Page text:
Credit Counselling Victoria - PDSC Trustee Site

2014-05-22 17:24:25

Rebuilding Your Credit

After suffering financial difficulties it is important to start rebuilding your credit.

What is a credit score?

Your credit score is what new lenders check before they approve a loan.  It is provided by a credit reporting agency who collect information on your repayment history from your previous lenders.  Good repayment histories lead to high scores and the ability to borrow more.  Poor histories, including late payments, collections and consumer proposals lower your score and can result in a loan being refused.

In Canada there are two major credit reporting agencies: Equifax and Trans Union Canada.   You can request your credit score at:

Equifax:
http://www.equifax.com/EFX_Canada/consumer_information_centre/ownreport_e.html

Trans Union Canada:
http://www.transunion.ca/ca/personal/creditreport/consumerdisclosure_en.page

How do you go about rebuilding your credit?

Negative information will stay on your credit report for varying amounts of time dependent on the Province you live in and the type of event.  In BC no information can be reported longer than 6 years.   After this time the bad information will no longer be reported, but if it hasn’t been replaced by positive creditor reports then you will simply have no credit, which is equally difficult. If you want a positive score you have to be actively rebuilding your credit.

In order to do this you must have at least one responsibly managed credit account in order to start rebuilding your credit score.

A secured credit card is an excellent option.  Some options available in Canada can be seen here:

http://creditcards.redflagdeals.com/t/Prepaid-Secure-Charge-Cards/

A secured credit card is a credit card on which you put a secured deposit against the credit limit.  It has all the benefits of a credit card with the security of a debit. They often have higher interests rates and annual fees, but they are a great way to begin rebuilding your credit when you cannot get approved elsewhere.  If managed well, with payments made on time the company will often upgrade you to an unsecured credit card within 12 months.  Even if they don’t there is a possibility you could apply and be approved for an unsecured card elsewhere. As long as you do not default on your payments you will receive your full deposit back when you cancel the card or are upgraded.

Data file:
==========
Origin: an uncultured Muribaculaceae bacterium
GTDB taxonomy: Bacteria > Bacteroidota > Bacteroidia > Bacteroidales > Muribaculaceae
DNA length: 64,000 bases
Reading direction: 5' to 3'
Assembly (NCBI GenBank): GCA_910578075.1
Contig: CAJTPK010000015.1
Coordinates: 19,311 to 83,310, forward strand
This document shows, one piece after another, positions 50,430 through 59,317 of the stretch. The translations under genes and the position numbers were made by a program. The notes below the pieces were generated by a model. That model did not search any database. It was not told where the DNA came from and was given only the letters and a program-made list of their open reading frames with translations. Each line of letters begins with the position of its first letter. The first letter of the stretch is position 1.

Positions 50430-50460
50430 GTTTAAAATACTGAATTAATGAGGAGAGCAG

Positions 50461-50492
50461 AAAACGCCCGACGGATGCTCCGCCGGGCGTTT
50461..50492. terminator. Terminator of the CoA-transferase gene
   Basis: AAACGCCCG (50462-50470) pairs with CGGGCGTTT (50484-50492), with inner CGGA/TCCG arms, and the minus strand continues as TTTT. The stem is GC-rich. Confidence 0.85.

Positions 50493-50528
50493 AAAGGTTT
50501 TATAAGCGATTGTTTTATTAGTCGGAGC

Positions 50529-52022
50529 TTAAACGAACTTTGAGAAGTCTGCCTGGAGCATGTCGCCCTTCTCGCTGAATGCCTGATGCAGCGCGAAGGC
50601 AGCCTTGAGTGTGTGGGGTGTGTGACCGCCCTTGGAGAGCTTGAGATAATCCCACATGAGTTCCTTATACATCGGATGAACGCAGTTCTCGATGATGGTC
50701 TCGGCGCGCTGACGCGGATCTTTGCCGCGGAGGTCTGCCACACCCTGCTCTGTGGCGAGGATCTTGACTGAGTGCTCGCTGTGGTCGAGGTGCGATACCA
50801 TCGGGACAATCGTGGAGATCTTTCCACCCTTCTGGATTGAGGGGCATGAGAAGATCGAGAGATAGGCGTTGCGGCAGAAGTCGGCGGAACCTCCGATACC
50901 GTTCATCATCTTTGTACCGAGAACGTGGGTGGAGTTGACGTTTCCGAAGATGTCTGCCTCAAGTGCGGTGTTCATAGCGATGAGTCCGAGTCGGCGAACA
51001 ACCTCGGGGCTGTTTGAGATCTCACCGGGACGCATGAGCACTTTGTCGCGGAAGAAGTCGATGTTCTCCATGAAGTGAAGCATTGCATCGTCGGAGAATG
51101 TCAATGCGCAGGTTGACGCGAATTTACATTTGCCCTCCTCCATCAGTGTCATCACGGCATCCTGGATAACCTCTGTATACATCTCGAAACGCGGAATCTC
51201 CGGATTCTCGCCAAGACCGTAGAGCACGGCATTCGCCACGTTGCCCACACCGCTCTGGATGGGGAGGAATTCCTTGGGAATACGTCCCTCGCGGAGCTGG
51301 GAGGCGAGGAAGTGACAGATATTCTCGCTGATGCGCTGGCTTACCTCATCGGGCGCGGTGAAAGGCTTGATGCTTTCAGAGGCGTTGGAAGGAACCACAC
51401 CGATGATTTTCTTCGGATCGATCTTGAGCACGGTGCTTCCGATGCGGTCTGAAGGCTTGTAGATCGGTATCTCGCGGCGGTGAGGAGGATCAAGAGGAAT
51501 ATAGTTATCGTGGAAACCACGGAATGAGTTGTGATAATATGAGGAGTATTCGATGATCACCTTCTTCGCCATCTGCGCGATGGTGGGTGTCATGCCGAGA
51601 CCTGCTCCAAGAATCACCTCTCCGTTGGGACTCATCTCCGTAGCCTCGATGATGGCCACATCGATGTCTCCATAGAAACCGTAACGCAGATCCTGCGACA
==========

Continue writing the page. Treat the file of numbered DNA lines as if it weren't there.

How to manage rebuilding your credit without getting into debt again

A secured credit card won’t do you any good if you fall back into old patterns and create more debt than you can handle.  A good way to manage your card is to use it only for one or two specific things.  Buy your groceries on it every month, or your car insurance, or your phone bill.

Keep track of what you are spending on your card and put that amount of money aside so that when the bill comes you can pay it in full. This way you are rebuilding your credit without racking up debt you cannot pay.

You can also call your card company to see which practices will result in a higher score being reported to the bureaus.  Different company’s have slightly different rating systems.  Some will give a higher score to a fully paid off card, whereas others will give a higher score to a card that leaves a small amount unpaid until the next bill. Minimum payments are never a good idea when they can be avoided, but leaving a very small portion owing still on your card is not necessarily a problem when rebuilding your credit.